Read more “15 Reasons to Eat Organic Food”
1. Organic food is higher in nutrients. In study shows organic food is higher in nutrients than traditional foods. Research shows that organic produce is higher in vitamin C, antioxidants, and the minerals calcium, iron, chromium, and magnesium.
2. They’re free of neurotoxins–toxins that are damaging to brain and nerve cells. A commonly-used class of pesticides called organophosphates was originally developed as a toxic nerve agent during World War I. When there was no longer a need for them in warfare, industry adapted them to kill pests on foods. Many pesticides are still considered neurotoxins.
3. They’re supportive of growing children’s brains and bodies. Children’s growing brains and bodies are far more susceptible to toxins than adults. Choosing organic helps feed their bodies without the exposure to pesticides and genetically-modified organisms, both of which have a relatively short history of use (and therefore safety).
4. They are real food, not pesticide factories. Eighteen percent of all genetically-modified seeds (and therefore foods that grow from them) are engineered to produce their own pesticides. Research shows that these seeds may continue producing pesticides inside your body once you’ve eaten the food grown from them! Foods that are actually pesticide factories…no thanks.
5. Buying organic helps reduce pollution in our drinking water. The US Environmental Protection Agency (EPA) estimates that pesticides pollute the primary drinking source for half the American population. Organic farming is the best solution to the problem.
6. Organic food is earth-supportive. Organic food production has been around for thousands of years and is the sustainable choice for the future. Compare that to modern agricultural practices that are destructive of the environment through widespread use of herbicides, pesticides, fungicides, and fertilizers and have resulted in drastic environmental damage in many parts of the world.
7. Independent family farmers can create a livelihood. Organic food choices grown on small-scale organic farms help ensure independent farmers. Consider it the domestic version of fair trade.
8. Most organic food simply tastes better than the pesticide-grown counterparts.
9. Organic food is not exposed to gas-ripening like some non-organic fruits and vegetables (like bananas).
10. Organic farms are safer for farm workers. Choosing organic foods means that more people will be able to work on farms without incurring the higher potential health risk.
11. Organic food supports wildlife habitats. Even with commonly used amounts of pesticides, wildlife is being harmed by exposure to pesticides.
12. Eating organic may reduce your cancer risk. It is reasonable to think that the rapidly increasing rates of cancer are at least partly linked to the use of these carcinogenic pesticides.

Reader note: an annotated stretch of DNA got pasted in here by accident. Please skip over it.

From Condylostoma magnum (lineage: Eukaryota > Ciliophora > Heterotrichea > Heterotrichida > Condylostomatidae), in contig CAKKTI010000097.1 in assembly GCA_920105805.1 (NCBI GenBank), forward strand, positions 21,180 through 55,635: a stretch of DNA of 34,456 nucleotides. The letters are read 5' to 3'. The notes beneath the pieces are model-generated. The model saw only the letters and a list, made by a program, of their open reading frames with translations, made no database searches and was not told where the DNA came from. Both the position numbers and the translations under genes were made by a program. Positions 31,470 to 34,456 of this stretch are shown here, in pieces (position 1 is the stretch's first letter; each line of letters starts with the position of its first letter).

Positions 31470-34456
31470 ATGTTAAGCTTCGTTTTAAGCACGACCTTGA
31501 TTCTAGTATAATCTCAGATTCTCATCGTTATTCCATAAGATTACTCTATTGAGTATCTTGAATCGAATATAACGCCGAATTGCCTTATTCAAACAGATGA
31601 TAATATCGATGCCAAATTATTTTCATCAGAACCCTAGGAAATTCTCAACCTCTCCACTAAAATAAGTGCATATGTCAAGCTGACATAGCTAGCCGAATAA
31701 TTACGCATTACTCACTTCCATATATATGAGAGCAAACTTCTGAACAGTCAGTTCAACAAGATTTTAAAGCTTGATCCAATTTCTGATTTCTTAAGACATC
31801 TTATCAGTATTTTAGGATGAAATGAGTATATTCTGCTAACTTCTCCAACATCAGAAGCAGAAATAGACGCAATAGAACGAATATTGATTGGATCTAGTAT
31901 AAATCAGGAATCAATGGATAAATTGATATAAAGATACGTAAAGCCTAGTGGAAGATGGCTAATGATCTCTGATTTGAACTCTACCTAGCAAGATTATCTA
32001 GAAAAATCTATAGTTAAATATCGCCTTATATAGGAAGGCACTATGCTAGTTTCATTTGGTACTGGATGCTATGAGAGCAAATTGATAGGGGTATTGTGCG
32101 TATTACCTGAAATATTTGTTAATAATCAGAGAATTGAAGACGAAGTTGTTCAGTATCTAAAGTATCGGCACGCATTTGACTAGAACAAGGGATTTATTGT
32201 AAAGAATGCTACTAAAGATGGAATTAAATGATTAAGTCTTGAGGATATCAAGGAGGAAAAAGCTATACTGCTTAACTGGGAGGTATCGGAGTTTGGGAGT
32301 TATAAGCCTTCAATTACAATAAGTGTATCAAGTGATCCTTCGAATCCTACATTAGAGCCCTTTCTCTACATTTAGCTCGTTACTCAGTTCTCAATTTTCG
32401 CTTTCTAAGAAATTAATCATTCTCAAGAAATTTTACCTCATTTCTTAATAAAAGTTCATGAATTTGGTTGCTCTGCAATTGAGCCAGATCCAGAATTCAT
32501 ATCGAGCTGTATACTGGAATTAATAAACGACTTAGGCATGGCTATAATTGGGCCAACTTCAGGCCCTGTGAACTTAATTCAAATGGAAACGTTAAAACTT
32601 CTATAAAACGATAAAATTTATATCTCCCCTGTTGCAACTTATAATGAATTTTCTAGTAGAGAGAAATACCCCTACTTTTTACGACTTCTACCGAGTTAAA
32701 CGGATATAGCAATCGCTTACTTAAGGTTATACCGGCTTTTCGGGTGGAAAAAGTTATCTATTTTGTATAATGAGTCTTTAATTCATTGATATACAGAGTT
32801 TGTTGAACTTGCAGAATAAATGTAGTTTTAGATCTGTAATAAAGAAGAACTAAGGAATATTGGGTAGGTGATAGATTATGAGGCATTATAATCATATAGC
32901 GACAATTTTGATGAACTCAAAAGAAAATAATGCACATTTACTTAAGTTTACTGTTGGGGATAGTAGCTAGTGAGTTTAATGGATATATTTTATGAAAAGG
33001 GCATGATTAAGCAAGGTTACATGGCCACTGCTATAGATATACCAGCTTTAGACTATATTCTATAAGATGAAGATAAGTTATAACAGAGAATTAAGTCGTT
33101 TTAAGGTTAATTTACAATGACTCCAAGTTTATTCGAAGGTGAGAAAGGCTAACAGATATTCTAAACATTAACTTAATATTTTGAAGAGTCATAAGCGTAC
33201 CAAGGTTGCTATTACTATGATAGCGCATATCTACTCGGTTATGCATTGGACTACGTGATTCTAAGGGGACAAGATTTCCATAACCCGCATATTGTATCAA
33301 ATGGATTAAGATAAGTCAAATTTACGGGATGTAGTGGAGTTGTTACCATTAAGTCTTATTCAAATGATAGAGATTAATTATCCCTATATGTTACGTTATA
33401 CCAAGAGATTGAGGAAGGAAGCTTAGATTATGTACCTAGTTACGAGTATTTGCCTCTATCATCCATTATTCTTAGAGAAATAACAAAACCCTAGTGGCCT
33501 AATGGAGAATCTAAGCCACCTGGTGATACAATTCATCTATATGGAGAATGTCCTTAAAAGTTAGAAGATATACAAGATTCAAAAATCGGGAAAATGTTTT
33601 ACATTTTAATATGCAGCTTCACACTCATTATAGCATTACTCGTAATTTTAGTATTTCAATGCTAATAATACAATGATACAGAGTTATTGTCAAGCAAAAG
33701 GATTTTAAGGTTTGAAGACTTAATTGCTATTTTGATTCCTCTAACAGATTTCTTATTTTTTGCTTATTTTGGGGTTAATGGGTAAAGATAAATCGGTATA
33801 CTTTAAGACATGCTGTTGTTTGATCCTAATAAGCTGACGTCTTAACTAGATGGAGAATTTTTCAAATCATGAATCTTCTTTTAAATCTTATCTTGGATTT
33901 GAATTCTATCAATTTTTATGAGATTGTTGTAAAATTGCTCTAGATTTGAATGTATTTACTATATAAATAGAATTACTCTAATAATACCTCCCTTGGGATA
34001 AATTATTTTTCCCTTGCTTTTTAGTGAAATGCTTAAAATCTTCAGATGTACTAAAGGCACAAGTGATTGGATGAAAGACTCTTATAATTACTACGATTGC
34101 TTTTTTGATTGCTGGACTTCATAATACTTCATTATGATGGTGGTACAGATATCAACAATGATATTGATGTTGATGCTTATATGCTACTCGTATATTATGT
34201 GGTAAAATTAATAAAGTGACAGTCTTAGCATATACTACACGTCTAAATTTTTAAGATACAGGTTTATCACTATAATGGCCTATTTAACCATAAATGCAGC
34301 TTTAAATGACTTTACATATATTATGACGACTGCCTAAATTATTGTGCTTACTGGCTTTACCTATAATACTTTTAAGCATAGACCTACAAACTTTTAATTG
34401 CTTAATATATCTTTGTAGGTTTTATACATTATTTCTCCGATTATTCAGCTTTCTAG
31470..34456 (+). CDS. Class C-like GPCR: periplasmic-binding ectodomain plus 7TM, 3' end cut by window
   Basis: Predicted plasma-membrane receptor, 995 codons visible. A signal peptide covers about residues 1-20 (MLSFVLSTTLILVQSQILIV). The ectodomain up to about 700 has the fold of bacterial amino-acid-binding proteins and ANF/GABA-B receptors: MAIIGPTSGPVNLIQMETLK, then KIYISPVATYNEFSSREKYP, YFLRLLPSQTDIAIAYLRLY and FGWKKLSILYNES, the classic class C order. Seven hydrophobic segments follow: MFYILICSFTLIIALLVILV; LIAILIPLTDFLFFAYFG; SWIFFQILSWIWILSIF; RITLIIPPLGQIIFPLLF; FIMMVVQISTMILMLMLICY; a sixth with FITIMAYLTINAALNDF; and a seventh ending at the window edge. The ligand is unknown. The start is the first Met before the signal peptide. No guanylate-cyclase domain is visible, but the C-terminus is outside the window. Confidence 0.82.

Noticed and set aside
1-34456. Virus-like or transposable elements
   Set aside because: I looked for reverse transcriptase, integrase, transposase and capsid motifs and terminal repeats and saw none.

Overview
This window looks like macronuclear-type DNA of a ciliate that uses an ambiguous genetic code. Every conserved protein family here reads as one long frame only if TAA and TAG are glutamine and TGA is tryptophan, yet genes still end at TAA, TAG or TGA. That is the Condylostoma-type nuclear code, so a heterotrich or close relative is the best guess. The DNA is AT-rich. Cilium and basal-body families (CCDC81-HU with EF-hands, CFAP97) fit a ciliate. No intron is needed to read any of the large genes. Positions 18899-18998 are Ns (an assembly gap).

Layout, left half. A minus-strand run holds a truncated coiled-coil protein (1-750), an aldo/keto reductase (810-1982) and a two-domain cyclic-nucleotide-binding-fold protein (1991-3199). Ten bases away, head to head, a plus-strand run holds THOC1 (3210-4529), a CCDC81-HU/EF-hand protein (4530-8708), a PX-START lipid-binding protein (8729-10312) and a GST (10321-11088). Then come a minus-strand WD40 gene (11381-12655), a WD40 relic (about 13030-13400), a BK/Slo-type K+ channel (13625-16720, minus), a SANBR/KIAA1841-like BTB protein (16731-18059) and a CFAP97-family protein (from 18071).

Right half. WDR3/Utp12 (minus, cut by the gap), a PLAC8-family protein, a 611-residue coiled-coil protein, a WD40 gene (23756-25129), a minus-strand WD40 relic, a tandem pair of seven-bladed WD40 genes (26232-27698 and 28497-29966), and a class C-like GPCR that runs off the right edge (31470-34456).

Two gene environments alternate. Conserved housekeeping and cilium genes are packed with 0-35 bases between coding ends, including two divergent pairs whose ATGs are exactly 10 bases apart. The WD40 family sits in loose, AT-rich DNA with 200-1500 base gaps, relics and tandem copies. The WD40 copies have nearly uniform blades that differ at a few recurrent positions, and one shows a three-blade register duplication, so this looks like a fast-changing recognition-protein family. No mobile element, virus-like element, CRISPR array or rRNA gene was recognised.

13. Choosing organic meat lessens your exposure to antibiotics, synthetic hormones, and drugs that find their way into the animals and ultimately into you.
14. Organic food is tried and tested. By some estimates genetically-modified food makes up 80% of the average person’s food consumption. Genetic modification of food is still experimental. Avoid being part of this wide scale and uncontrolled experiment.
15. Organic food supports greater biodiversity. Diversity is fundamental to life on this planet. Genetically-modified and non-organic food is focused on high yield monoculture and is destroying biodiversity.care2
Read more “15 Reasons to Eat Organic Food”
Read more “15 Medical Tests Every Woman Should Have”
Medical screening tests are a great way to stay on top of your health. To help make it simple, there is a list of the most important medical tests every woman should have — along with what age to start and how often to repeat. Here’s to routine maintenance for your health.
Cholesterol screening/lipid profile
Cholesterol is a type of fatty protein in your blood that can build up in your arteries, so knowing how much cholesterol is present is a good predictor of your risk for heart disease. There are two kinds of cholesterol: HDL, or high-density lipoproteins, and LDL, or low-density lipoproteins. And women need to pay close attention to cholesterol levels, because they tend to rise after menopause. If you were already high or borderline before or at menopause, there’s cause for concern. These test a good for you every five years. If testing reveals your levels are high, your doctor will recommend retesting every six months to one year.
Blood pressure check
It seems simple, but checking your blood pressure regularly is one of the most important things you can do to protect your health, present and future. When your blood pressure readings are higher than the cutoff of 140/90, it puts stress on your heart, leaving you at risk for heart attack and stroke. Many experts believe 120/80 is a healthier target to shoot for. Once a year if readings are normal; your doctor will recommend every six months if readings are high or if you’re taking medication to control hypertension.